Kicker Todd Peterson was accurate on field goals but is one of the worst kickoff men in the league. He's a free agent, and former Oregon State product Kirk Yliniemi spent the year on the practice squad. With the 49ers looking to lock up Julian Peterson, sign some veterans to stabilize the roster, and pay for a top draft pick, they may economize by not offering Todd Peterson a contract.
He's been stabbed in the back. He's been misunderstood. But it's a comfort to know that Shaun Alexander's intentions are good. The free agent wants to stay in Seattle, at least according to teammate Heath Evans. And that's great news for Seahawks fans, or is it?
Football Outsiders' stats are all over the board for Alexander. He ranks third in DPAR, but 13h in DVOA and a measly 25th in Success Rate. His receiving stats are below average: he caught just 61% of the passes thrown to him, one of the lowest totals in the league among regular starters.
Statistics like Success Rate bear out Alexander's inconsistency: he'll be stuffed on five carries before ripping off a 20-yard run, and he'll mix 195 yard games with 13-carry, 39-yard efforts. He's a great runner, but he may not be worth the money it takes to keep him around, especially on a Seattle team with major free-agent decisions to make.
Alexander's shaky attitude, illustrated by his "stabbed in the back" comments, are also an issue in Seattle, where several veterans have noticed that the atmosphere in the locker room needs to be improved. As Trent Dilfer said on Seattle sports radio in January, "We need to cultivate what it is to be a football team and less what it is to be a superstar. I've been very disturbed about how much is being talked about how stats, production and glamour is going to take this team to the next level." Who do you think he was talking about?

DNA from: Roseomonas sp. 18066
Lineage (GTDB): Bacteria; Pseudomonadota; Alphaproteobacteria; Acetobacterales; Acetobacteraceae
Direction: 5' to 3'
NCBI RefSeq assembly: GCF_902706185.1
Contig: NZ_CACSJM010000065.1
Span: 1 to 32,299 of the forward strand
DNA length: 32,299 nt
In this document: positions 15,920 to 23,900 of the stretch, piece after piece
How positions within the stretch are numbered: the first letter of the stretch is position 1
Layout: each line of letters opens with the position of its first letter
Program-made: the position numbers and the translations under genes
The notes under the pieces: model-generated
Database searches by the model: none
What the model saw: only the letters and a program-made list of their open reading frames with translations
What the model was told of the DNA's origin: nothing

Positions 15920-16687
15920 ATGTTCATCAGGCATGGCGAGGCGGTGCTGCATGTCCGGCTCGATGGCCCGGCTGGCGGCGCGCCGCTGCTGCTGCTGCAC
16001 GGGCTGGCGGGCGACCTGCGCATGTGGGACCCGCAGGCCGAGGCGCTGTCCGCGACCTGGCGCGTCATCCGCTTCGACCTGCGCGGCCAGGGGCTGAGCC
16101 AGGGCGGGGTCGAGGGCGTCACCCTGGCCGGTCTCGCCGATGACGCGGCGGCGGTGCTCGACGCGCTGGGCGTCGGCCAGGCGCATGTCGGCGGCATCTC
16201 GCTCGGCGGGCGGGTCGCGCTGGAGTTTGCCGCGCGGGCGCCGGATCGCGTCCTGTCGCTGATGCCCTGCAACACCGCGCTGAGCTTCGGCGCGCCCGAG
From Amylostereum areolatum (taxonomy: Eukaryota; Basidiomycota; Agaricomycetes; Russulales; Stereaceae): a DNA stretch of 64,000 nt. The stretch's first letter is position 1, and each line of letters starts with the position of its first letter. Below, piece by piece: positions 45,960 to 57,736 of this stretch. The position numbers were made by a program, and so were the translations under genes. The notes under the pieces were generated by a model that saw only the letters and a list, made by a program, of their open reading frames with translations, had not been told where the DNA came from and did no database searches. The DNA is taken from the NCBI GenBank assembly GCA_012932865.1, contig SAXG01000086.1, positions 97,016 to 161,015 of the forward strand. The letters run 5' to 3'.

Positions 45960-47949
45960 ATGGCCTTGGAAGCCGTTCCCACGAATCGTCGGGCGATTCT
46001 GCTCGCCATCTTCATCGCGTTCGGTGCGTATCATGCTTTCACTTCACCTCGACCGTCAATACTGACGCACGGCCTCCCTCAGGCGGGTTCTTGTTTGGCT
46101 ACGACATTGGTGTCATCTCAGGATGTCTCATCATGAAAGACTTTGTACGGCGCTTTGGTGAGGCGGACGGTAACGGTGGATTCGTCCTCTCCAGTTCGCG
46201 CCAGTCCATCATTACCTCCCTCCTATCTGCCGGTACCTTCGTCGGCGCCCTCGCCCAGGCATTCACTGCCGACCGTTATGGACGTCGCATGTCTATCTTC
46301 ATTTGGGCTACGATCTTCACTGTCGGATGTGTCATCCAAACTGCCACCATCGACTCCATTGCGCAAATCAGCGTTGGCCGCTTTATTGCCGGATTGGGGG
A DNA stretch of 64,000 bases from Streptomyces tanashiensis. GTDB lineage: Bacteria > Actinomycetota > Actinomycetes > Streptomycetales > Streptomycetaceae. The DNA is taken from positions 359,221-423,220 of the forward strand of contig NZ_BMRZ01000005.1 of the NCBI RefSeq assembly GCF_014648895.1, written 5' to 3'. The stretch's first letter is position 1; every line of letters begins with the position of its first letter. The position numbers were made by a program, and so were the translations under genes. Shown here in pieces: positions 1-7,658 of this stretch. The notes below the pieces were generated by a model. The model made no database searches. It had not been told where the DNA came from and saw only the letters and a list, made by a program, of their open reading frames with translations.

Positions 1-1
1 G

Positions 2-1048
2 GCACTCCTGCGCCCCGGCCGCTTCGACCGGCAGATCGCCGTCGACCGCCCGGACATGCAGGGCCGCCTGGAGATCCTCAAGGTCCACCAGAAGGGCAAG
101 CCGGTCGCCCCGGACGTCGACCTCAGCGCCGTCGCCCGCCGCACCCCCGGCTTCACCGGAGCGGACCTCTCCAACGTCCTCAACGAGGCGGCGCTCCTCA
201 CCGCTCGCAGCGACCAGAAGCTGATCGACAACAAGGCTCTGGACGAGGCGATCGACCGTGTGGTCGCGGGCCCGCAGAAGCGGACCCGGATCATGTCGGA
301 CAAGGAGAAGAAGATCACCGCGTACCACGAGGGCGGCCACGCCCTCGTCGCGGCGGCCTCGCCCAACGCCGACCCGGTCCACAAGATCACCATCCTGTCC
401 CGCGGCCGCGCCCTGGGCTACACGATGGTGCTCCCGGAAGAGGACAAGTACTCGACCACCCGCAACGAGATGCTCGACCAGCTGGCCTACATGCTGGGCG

Alexander is just one of 16 free agents in Seattle. Several of those 16 are key starters: Matt Hasselbeck, Alexander, Walter Jones, Chris Gray, Robbie Tobeck, Itula Mili, Ken Lucas, Chike Okeafor. Floyd Womack.
Yes, four-fifths of the starting offensive line is on that list. Technically, Womack isn't a starter, but he filled in for Chris Terry for eight games and started four others in 2003. Jones, Gray, and Tobeck have missed a total of two starts in three years (both by Jones in 2002).
We know what Jones has planned: he'll be franchised, hold out all summer, and show up in adequate football shape come mid-August. Tobeck and Gray are both over 30, so long-term deals may not make sense. At the same time, the Seahawks are paper-thin behind the veterans. Wayne Hunter and Sean Locklear are the only young backups with any pedigree; one of them could step in for Gray. There is no backup center on the roster except for snapper Jean-Philippe Darche, so Tobeck would be difficult to replace.
On defense, Okeafor is likely to get a long-term deal; he was the best defender on the team for much of the year. Lucas beat out Bobby Taylor for a job, but the secondary was hardly a strength for the Seahawks. If Lucas gets offers, Seattle is likely to let him ride.
The biggest question in Seattle, though, isn't who will sign, it's who will sign them?
Team president Bob Whitsitt was fired at the end of the year. Vice president Ted Thompson left to take a similar job in Green Bay. Nominal general manager Bob Ferguson is still on board, but he doesn't hold the power of a traditional GM.
While the team looks for a new chief exec, former vice president Mike Reinfeldt has stepped in as a consultant to get the ball rolling on contract talks. Reinfeldt was a major decision-maker until the end of the 2002 season, when he was told by owner Paul Allen and Whitsitt that he would have to take a pay cut and a demotion in power if he wished to remain with the team. Reinfeldt resigned, only to return to a chaotic situation one year later.
Whitsitt's tenure in Seattle was marked by constant in-fighting with Mike Holmgren, who was named coach/GM in 2000 but was stripped of the latter title in 2002. Every personnel decision in recent seasons deteriorated into a Whitsitt vs. Holmgren battle, and the organization suffered for it. Allen and CEO Tod Leiweke want to make sure that the new club president fits better within the franchise structure, but the clock is ticking on a decision: every day without a president is a day without a coherent offseason gameplan.
For now, Reinfeldt is making preliminary calls to the agents for Hasselbeck, Alexander, and others. He's no stranger to the veterans on the club, having initially negotiated their contracts. The Seahawks have about $28 million available to sign their long list of free agents. Now, we'll have to wait and see if Reindeldt really has the authority to grab a pen and write some checks.